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The role of the teacher

The teacher is instrumental in ensuring that interprofessional learning (IPL) is effective at many levels: at the level of the curriculum (its design and balance of activities); timetabling; allocation of resources; consideration of power relationships between different professional and academic groups; and selection of appropriate activities for IPL. Once higher-level decisions have been made to implement IPL activities, the teacher is also responsible for what goes on in the learning environment itself – the micro-culture of the ‘classroom’.

Thinking point

  • Do you think that teachers of IPL need special skills and training? Or is it simply facilitation ‘plus’?


Susanne Marie Lindquist and Scott Reeves’s paper (2007) focuses on the facilitator’s role with a view to enhancing our empirical understanding of this area.

  • The study aimed to provide some insight into the role of facilitating interprofessional learning and explore some of the elements that lead to successful facilitation of IPL.
  • Results suggested that facilitators felt that in order to be effective, they needed to be able to ‘display a range of attributes including enthusiasm, humour and empathy’.
  • The facilitators often felt that although enjoyable, the role was challenging, but they valued the opportunity to develop their techniques and the follow-up debriefings were also very useful.
  • The study indicated that support of IPL facilitators by way of meetings and debrief sessions is valuable in the implementation of IPL in the workplace.

Marcel D’Eon considers the educational theory underpinning IPL and how this can be used to structure learning and develop meaningful activities. He suggests experiential and co-operative learning as two axes that can be used to plan, design and evaluate IPL activities.

  • Examine several techniques for enabling the successful implementation of IPL in health professions.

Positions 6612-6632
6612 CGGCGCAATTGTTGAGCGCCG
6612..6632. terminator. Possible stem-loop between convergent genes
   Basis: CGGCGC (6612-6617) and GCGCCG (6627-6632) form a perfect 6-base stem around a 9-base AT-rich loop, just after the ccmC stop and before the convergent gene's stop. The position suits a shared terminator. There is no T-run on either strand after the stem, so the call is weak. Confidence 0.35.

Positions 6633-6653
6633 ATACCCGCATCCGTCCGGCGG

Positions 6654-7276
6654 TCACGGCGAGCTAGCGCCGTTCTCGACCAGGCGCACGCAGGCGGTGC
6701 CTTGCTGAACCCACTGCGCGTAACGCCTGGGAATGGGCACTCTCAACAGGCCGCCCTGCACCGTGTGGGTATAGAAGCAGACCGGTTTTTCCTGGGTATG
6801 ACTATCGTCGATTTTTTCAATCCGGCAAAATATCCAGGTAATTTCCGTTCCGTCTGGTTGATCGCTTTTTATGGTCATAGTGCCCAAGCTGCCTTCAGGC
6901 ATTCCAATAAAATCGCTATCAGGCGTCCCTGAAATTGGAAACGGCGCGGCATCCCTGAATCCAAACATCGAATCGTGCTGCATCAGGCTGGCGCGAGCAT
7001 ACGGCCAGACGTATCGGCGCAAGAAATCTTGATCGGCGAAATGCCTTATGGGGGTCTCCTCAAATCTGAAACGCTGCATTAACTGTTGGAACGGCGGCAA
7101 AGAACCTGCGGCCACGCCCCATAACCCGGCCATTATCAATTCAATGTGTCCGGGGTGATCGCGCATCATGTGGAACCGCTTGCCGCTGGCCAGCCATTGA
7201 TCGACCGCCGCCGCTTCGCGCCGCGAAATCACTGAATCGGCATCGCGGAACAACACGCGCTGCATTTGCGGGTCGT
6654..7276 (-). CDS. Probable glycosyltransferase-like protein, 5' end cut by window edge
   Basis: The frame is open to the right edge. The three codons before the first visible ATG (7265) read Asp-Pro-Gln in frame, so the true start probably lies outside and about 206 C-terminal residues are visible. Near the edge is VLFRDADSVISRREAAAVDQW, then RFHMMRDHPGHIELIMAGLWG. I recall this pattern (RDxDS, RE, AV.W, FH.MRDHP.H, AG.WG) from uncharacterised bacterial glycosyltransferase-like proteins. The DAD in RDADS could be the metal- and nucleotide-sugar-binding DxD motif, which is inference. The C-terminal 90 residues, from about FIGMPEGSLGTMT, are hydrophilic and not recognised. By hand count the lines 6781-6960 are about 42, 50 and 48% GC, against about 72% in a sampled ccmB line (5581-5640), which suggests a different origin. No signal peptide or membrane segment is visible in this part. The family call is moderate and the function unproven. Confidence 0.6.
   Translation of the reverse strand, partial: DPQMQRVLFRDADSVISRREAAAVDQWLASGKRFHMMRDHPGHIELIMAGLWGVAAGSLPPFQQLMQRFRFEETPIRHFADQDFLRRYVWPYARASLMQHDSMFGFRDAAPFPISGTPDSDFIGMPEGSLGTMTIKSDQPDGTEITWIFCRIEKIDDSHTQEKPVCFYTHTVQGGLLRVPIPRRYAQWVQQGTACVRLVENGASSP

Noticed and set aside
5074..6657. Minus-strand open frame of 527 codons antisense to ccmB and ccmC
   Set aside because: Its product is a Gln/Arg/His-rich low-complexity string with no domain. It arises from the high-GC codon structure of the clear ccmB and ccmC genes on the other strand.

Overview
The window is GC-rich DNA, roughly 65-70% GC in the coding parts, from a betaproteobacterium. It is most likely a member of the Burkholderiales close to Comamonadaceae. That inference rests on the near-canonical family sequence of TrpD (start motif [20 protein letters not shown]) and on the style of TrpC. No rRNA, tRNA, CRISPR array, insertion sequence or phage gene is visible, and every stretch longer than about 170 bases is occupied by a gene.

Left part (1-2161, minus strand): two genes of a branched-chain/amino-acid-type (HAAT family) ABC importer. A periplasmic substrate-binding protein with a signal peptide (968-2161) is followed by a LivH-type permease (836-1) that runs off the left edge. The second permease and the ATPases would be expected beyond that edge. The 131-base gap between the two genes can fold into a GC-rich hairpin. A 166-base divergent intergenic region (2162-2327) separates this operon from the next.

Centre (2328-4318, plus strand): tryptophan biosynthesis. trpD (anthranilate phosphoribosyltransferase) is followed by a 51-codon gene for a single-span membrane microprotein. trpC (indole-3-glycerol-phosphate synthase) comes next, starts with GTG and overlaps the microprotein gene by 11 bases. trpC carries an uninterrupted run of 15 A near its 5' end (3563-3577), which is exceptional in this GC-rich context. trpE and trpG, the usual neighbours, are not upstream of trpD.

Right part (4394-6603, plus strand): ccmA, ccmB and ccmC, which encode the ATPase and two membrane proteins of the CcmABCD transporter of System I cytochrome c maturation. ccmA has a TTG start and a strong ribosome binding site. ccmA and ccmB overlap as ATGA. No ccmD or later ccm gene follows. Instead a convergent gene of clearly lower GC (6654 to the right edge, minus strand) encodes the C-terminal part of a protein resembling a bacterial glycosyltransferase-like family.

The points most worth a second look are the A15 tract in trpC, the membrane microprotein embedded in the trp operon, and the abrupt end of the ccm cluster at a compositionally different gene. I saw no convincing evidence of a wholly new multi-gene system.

• Challenge students with interesting and complex learning tasks which are representative of their working environments to enable them to transfer this learning to their work.
  • The learning task or situation needs to be structured to reflect the ‘five elements of best-practice cooperative learning’, which include face-to-face and small group teaching, development of interpersonal skills and accountability for one’s own learning.
  • Use of the experiential learning framework together with ‘planning, doing, observing and reflecting’ is important in the development of the learning tasks.

D’Eon suggests that using the above techniques will allow the successful implementation of interprofessional education.           

Thinking point

  • How do you think these ideas could be used in your own teaching? Does this add to your understanding of how IPL works ‘in the classroom’?


Here are some guidelines for classroom management of interprofessional groups.

  • Encourage ‘learning from’ rather than ‘learning with’ one another.
  • Make sure you have an adequate, diverse and equal mix of professionals.
  • Ensure the majority of a session has relevance to all participants.
  • Utilise the skills, knowledge and expertise of all the participants through carefully selected activities.
  • Do not let one group dominate discussion and ideas.
  • Challenge stereotyping and negative views.


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